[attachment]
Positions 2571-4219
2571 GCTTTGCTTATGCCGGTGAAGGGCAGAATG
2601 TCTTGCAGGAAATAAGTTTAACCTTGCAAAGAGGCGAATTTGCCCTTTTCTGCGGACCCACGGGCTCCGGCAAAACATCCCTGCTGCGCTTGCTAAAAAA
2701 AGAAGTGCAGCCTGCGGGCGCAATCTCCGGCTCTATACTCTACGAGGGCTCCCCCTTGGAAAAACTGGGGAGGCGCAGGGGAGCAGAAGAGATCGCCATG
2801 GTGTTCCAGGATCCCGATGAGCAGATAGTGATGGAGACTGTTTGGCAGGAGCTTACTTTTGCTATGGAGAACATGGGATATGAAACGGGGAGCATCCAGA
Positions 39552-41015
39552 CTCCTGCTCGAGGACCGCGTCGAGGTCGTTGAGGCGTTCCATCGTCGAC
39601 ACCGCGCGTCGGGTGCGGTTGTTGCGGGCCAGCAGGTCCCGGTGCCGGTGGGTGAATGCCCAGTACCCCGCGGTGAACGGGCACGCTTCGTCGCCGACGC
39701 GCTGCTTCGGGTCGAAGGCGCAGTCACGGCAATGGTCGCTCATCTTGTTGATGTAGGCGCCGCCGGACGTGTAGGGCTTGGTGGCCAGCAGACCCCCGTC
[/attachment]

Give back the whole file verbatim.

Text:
Positions 2571-4219
2571 GCTTTGCTTATGCCGGTGAAGGGCAGAATG
2601 TCTTGCAGGAAATAAGTTTAACCTTGCAAAGAGGCGAATTTGCCCTTTTCTGCGGACCCACGGGCTCCGGCAAAACATCCCTGCTGCGCTTGCTAAAAAA
2701 AGAAGTGCAGCCTGCGGGCGCAATCTCCGGCTCTATACTCTACGAGGGCTCCCCCTTGGAAAAACTGGGGAGGCGCAGGGGAGCAGAAGAGATCGCCATG
2801 GTGTTCCAGGATCCCGATGAGCAGATAGTGATGGAGACTGTTTGGCAGGAGCTTACTTTTGCTATGGAGAACATGGGATATGAAACGGGGAGCATCCAGA
Positions 39552-41015
39552 CTCCTGCTCGAGGACCGCGTCGAGGTCGTTGAGGCGTTCCATCGTCGAC
39601 ACCGCGCGTCGGGTGCGGTTGTTGCGGGCCAGCAGGTCCCGGTGCCGGTGGGTGAATGCCCAGTACCCCGCGGTGAACGGGCACGCTTCGTCGCCGACGC
39701 GCTGCTTCGGGTCGAAGGCGCAGTCACGGCAATGGTCGCTCATCTTGTTGATGTAGGCGCCGCCGGACGTGTAGGGCTTGGTGGCCAGCAGACCCCCGTC